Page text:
Head Corporate Responsibility
Systematic client focus, a long-term growth strategy, and a solid capital and risk policy: these are the core elements of economic sustainability at Vontobel.
"In today’s rapidly evolving financial world, it is essential that we remain true to our values," says Dr. Maja Baumann, a member of the Vontobel Board of Directors. As part of the fourth generation, she represents the Vontobel family’s legacy with its strong focus on values.
The stock market crash of 1929 and the subsequent bail-out of some of Switzerland’s biggest banks taught the company’s founder Jakob Vontobel two things: have a strong capital base and take on as little debt as possible. In the early 2000s, some financial analysts felt that our company was overcapitalized. But we stayed true to our principles, and sustainability and good capitalization are now seen as virtues again by financial analysts. As a result of this principle, Vontobel has mastered every financial market or stock market crisis since it was founded using its own financial resources – without ever having to raise additional capital.
Due to our core profitability and solid capital position, we are able to pay an attractive dividend. For example, since October 2002, Vontobel shareholders have earned a return of more than 10% per annum, well above the industry average.
"Moderation" conveys the meaning of sustainability better than any other term. Dr. Hans Vontobel was committed to this principle throughout his life; he always warned against exaggeration and put security before returns.
Our objective since the very beginning has been to protect and grow your assets. We achieve this with long-term, forward-looking strategies and investment decisions that reflect the market conditions. Vontobel has been operating sustainably in a social and economic context since the founding generation. This has enabled us to grow from a small brokerage firm in the crisis-torn 1920s into an international asset management company that offers top-class wealth management in Switzerland and abroad.
Our work is made easier by the stability and legal security of the Swiss financial center.
Vontobel in category 3
The sound business policy also proved its worth during the US tax dispute with Switzerland: At the end of 2016, Vontobel was able to conclude its discussions with the US Department of Justice with no requirement to pay a fine. Vontobel did not apply for or receive a non-prosecution agreement or a non-target letter.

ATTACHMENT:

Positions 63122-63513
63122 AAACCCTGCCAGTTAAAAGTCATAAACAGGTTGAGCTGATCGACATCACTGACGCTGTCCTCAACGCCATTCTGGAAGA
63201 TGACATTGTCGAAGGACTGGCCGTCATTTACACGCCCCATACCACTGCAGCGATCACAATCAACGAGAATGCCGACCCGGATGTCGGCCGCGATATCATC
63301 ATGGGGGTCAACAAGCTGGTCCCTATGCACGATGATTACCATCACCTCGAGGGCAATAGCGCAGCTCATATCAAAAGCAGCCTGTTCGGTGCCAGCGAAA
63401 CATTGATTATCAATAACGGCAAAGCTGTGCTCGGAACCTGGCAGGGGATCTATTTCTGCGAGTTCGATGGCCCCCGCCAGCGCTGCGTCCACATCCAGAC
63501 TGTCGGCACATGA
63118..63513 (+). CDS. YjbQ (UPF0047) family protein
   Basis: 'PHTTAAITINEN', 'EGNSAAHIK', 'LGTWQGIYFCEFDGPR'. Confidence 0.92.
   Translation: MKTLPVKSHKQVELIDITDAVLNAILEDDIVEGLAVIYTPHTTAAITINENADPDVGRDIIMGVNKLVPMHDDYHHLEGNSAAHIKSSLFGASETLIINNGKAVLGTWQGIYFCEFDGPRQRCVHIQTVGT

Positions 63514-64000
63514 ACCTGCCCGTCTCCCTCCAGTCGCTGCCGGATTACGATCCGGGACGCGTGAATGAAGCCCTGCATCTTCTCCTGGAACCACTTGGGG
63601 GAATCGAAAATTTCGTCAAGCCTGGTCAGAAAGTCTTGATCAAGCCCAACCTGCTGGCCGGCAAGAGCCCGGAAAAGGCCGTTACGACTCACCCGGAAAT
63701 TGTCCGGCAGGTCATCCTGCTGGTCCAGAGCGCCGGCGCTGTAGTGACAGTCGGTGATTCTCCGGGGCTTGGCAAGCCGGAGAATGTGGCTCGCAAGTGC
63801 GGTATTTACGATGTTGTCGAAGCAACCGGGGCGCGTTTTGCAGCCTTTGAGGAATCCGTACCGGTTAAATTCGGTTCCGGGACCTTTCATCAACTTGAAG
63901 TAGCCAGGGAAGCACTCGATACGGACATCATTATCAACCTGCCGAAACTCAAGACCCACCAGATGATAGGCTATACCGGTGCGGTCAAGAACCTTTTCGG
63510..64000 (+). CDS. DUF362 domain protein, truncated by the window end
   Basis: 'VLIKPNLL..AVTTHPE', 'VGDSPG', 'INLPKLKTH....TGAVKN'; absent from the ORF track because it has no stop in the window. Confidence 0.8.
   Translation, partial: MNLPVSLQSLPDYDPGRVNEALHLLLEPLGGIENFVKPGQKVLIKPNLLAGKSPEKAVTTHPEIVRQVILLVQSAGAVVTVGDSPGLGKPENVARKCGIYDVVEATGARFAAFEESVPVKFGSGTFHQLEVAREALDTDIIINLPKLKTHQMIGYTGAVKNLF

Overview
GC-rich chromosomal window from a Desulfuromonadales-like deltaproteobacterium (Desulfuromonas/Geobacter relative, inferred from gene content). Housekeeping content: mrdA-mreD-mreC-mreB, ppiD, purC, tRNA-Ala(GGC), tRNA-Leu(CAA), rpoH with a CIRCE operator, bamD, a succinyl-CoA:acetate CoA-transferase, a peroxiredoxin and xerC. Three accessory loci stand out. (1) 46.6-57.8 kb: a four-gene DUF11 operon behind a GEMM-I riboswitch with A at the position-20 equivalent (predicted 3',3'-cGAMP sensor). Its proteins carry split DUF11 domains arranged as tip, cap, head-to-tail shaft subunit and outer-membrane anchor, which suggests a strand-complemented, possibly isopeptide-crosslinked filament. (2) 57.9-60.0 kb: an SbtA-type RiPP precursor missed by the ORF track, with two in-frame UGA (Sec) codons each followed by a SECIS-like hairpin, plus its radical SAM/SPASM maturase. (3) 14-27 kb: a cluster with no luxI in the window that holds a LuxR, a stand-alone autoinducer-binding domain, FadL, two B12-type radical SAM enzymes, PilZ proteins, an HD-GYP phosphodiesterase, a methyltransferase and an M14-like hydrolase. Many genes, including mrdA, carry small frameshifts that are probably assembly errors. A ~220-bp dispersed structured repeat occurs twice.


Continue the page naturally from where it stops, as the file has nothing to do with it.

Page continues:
Proper conduct in relation to Jewish funds
After the Second World War, Jakob Vontobel commissioned PricewaterhouseCoopers (PwC) to carry out a study. It revealed that Vontobel had conducted itself properly during the ethically difficult period of National Socialism. In 1999, the Volcker Commission also ruled that Vontobel’s business conduct relating to the nameless bank accounts of Jewish clients had been proper and correct. It worked in the company’s favor that Jakob Vontobel had known almost all his clients personally.
Proprietary trading means that companies trade financial instruments in their own name and at their own risk. In serious cases, the associated risks, which can be difficult to manage, must be borne by all stakeholders. Hans-Dieter Vontobel decided to cease proprietary trading at Vontobel back in 1987. Decades later, this forward-looking decision proved a major factor in Vontobel’s relatively unscathed passage through the financial crisis.
The strong base of family shareholders allows our company to think long term and act independently. At the same time, the public shareholders benefit from the transparency of a listed company.
With Dr. Maja Baumann, granddaughter of Dr. Hans Vontobel, and Björn Wettergren, his grand-nephew, on the Vontobel Board of Directors, the company is now managed by the fourth generation of the Vontobel family.
The attitude of the main family shareholders was first put into words by Dr. Hans-Dieter Vontobel at the annual general meeting in 1996: "Those who force shareholder value will cause an inverse reaction in the other stakeholders, encouraging... the same egotistical and myopic behavior among them."
In 2001, the Vontobel family shareholders voluntarily relinquished some of their voting power and committed themselves to the principle of "one share, one vote". Instead of registered shares and bearer shares, there is now one standard voting share. In addition, Vontobel introduced a modern stock purchase plan in 2005, giving all employees a share in the company’s success.
Head Corporate Responsibility
Corporate Responsibility Manager